One of the most recent climbing trends in the outdoor community is undergoing day treks. As the name implies, day treks are treks (hikes or climbs) that can be completed in a single day without the need to camp in the wilderness. These adventures also imply that day treks are short and easy. Well, that is definitely not the case! We discovered that a day trek can be as difficult as a major climb during one of our grandest adventures of 2018—the mighty Bakun Trilogy in Bakun, Benguet in Luzon, Philippines.
The Bakun Trilogy has been on our bucket list for quite some time. It involves climbing three huge mountains at the border of the provinces of Ilocos Sur and Benguet in Luzon. What makes this extremely challenging is that each mountain should be climbed in a single day for three consecutive days. It’s essentially a test of human endurance and willpower. After completing a couple of segments of the Cebu Highlands Trail and several practice climbs, Halourd, Sweetie, and I believed we were ready for the Bakun Trilogy.
All set! We took a pre-dawn flight from Cebu to Clark International Airport in Pampanga. The soft but rapidly rising sun definitely matched our mood for this adventure—excited! We took an air-conditioned jeepney to Dau Terminal where we ate breakfast and boarded a bus to Baguio. If you recall, this is the same Baguio-bound route we took when we had our Cordillera Food Trip and Mt. Kupapey/Fato climb.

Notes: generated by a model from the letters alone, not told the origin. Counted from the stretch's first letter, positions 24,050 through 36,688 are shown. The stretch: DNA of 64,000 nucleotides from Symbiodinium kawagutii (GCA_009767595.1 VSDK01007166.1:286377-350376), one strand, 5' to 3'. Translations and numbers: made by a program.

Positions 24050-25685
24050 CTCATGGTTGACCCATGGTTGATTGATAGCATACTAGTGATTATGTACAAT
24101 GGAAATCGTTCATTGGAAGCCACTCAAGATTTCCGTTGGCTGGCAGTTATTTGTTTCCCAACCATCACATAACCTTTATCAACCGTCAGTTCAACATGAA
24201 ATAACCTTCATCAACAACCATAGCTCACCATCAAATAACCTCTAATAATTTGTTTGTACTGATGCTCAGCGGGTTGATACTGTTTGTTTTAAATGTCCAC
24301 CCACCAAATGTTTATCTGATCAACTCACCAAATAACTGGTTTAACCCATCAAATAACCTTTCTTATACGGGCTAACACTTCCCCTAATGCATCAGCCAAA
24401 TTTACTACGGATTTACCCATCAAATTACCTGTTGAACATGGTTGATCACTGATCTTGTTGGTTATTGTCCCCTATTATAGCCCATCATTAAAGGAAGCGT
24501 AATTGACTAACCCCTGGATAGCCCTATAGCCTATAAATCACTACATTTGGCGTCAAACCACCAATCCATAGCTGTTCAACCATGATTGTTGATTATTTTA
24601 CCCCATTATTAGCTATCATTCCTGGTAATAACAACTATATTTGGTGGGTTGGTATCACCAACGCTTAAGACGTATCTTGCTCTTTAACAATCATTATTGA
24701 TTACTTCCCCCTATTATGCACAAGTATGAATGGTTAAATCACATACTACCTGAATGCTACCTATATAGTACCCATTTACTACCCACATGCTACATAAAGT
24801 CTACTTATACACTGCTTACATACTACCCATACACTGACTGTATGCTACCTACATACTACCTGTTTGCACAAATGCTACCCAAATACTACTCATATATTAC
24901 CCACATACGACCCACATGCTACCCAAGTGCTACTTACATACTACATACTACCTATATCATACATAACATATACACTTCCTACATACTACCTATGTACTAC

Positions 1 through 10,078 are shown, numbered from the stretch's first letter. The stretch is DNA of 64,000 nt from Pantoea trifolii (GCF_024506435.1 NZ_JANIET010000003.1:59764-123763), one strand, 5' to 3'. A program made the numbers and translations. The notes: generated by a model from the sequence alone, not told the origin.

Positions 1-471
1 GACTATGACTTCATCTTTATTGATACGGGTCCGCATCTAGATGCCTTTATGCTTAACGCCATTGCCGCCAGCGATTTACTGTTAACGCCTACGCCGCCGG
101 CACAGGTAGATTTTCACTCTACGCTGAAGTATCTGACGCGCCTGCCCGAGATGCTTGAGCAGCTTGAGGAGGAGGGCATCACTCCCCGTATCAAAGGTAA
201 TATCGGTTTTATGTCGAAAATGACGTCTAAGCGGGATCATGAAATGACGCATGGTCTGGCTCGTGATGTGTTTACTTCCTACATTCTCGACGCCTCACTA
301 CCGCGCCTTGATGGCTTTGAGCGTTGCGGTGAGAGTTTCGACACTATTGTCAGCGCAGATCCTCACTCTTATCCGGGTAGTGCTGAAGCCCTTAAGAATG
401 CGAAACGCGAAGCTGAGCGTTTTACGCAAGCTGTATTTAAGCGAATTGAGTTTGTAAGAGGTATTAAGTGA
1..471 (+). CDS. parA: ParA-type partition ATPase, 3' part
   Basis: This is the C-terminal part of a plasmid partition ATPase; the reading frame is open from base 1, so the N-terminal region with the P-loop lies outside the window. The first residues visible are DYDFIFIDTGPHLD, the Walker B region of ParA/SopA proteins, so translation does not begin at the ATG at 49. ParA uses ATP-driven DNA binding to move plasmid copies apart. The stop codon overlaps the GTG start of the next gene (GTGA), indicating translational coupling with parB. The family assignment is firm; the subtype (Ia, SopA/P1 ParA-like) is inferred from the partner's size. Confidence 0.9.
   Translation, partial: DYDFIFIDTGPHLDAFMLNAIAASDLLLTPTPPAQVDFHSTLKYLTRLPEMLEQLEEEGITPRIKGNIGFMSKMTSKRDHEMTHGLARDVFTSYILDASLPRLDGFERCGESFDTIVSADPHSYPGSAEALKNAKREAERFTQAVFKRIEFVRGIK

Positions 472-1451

Five hours later, we arrived at one of our favorite cities in the country, Baguio—the summer capital of the Philippines. It is a beautiful city of fresh air, pine forests, and American Colonial houses. If we had our way, we would definitely live here.
Of course, part of any adventure is sampling out local varieties of dishes. Feeling ravenously hungry after that long bus ride, we feasted on a filling lunch, which includes this hot bulalo soup. Bulalo is a beef-based soup filled with beef shanks, bone marrow, and cartilage. It is simmered until the fat and collagen melt into the broth.